Saints in 16 Book Club: Chapters 7 and 8


Welcome to the Saints in 16 Book Club! We’re reading My Badass Book of Saints: Courageous Women Who Showed Me How to Live , by Maria Morera Johnson.


The woman who is “beauty and perseverance” to me

In 2001, I learned to pray the rosary with a special intention in my heart: my future sister-in-law was losing a baby. She was told by her doctor that this baby, number four for her, had the same rare genetic disorder as her first baby did. Consequently, the doctor didn’t even hesitate: he (or she?) scheduled the abortion and probably sympathetically wished my sister-in-law the best.

To hear my brother-in-law tell the story, the day that they didn’t go to the abortion was one of the most freeing days in their marriage. I think he even used the phrase “a weight was lifted off of us” when he told me, quite a few years after the event, about it.

Over the years, I’ve returned to the experience of praying for that baby, a baby who was, in fact, held first by Mother Mary, and who must be entertaining angels and watching out for all of us.

God answered my prayer for a miracle. But I didn’t see it until many years later.

On January 3, 2010, on the Feast of the Epiphany, we received a call on the country road we take on the way home from Mass. Instead of heading home, we ended up at my mother-in-law’s house.

My brother-in-law had died, suddenly and unexpectedly.

Once again, the family I had watched come together for the death of a baby was uniting over a death. My sister-in-law was facing something so crushing, so horrible, so unrealistic…and I couldn’t understand (still don’t) how she didn’t break and crumble and quit.

Sitting on my mother-in-law’s porch after she and her daughters moved back to Ohio from New Orleans, she and I were talking.

“I think there’s a reason for all of this,” she said. “I can’t explain it, but I know you have a part in it.”

I can’t explain it either, but somehow, this sister-in-law, who has become one of my dearest friends, has shown me more about hope and faith than anyone else I know. She’s been eloquent without words and she’s persevered beyond anything I think I could bear.

Through everything I’ve seen (and much I haven’t), she has never wavered in her trust in God. Despite the fact that she was predeceased by two sons and a husband before she was 35, she never quit.

If anything, she told me, her experiences proved to her that she needed God.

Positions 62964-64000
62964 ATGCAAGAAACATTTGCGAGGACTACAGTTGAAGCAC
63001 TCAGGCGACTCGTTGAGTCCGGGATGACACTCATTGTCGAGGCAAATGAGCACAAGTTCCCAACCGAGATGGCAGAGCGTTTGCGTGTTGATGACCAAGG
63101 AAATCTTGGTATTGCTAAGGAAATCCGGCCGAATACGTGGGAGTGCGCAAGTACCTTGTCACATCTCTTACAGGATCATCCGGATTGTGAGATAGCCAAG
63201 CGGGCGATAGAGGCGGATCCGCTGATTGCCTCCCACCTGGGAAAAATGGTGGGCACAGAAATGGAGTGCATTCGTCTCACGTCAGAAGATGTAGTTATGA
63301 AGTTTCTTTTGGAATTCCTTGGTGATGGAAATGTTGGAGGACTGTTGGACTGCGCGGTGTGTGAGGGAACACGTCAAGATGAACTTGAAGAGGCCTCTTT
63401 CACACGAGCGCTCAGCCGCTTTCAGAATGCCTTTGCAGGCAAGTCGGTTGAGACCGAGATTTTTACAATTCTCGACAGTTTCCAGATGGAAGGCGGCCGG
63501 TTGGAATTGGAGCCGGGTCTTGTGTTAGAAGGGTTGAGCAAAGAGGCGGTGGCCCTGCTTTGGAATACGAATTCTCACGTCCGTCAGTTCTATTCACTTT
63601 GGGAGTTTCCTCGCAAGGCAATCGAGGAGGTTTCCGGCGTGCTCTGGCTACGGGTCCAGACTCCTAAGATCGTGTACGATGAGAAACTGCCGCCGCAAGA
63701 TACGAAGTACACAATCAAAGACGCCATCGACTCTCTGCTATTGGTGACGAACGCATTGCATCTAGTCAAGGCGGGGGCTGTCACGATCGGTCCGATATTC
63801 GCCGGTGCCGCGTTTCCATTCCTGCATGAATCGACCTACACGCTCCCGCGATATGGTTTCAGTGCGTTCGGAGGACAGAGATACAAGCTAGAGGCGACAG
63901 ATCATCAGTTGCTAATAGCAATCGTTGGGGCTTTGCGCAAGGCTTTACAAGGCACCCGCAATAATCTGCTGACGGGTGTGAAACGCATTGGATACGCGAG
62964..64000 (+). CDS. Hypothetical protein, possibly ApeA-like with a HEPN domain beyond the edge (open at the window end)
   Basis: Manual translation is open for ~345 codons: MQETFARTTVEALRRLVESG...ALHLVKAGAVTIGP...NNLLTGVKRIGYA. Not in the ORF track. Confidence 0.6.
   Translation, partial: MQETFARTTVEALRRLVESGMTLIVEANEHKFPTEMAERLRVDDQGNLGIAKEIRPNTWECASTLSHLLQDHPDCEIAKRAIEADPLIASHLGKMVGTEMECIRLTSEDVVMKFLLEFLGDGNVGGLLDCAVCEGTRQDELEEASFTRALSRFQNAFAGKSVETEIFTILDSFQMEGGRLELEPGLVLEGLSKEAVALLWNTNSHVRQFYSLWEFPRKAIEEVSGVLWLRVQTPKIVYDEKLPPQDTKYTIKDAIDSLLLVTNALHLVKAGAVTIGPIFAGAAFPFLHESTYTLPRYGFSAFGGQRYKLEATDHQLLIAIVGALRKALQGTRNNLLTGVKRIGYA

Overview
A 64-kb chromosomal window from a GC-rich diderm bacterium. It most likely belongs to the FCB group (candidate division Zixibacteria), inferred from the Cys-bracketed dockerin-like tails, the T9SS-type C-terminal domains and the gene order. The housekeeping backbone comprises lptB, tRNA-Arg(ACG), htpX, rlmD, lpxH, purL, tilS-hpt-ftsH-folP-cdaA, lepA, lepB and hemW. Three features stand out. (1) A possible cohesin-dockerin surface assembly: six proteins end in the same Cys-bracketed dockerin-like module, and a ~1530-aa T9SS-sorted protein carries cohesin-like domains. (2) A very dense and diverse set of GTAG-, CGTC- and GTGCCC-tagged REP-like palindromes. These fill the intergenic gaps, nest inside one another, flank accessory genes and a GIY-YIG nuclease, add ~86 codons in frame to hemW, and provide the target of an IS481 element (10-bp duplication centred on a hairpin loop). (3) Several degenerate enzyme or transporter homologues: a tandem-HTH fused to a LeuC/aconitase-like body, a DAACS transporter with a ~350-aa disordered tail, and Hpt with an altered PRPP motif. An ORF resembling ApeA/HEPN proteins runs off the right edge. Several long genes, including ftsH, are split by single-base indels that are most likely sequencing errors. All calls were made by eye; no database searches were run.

Boy, do I need people like her in my life!

As I read through today’s chapters, I couldn’t get past the fact that Maria Johnson is another one of the people I need in my life. She’s the kind of person who isn’t afraid to call a pile of dog manure just what it is and who also isn’t afraid to heartily toast the success of a friend.

A closer look at perseverance and beauty

In fact, as I reread this week’s chapters and the people they highlighted—Flannery O’Connor, St. Margaret of Antioch, Audrey Hepburn, and St. Rose of Lima—I realized that these are people I need in my life too.

O’Connor was a writer, and though I’ve never been able to get into her fiction much, I admire her writing. As Maria wrote about O’Connor’s process, I realized that I, too, write to find out what I think. (I always thought this was because I’m an extrovert. Turns out, maybe it’s because I’m a writer!) O’Connor also suffered physically a great deal, and yet she persevered.

St. Margaret of Antioch gives us an example of perseverance in prayer, though her focus was thanksgiving more than anything else. I’ve heard my sister-in-law express thanksgiving for things that, honestly, I have a hard time seeing on the surface as blessings: her life situation reeks of “nightmare” to me. And yet, there’s a challenge here for me, an invitation to lean into God’s will and let it guide me to where God would have me go, to be the person God would have me be.

“The most beautiful pictures of Audrey Hepburn don’t show her in diamonds and Givenchy dresses,” writes Maria. “Instead, she is crowded by smiling children clamoring to be held by her or carried on her back, and she welcomes it.” Do I welcome the smiling children in my life? Even when they’re not smiling? Especially when it’s hard? Because it’s a gift from God?

Finally, St. Rose of Lima: obedient, dutiful, humble. She was pretty much everything I’m not. She wanted more suffering so she could grow closer to Jesus in his Passion: I’m always begging for less so that I can, well, be more comfortable. St. Rose cared for homeless children and the sick and elderly and then died at age 31.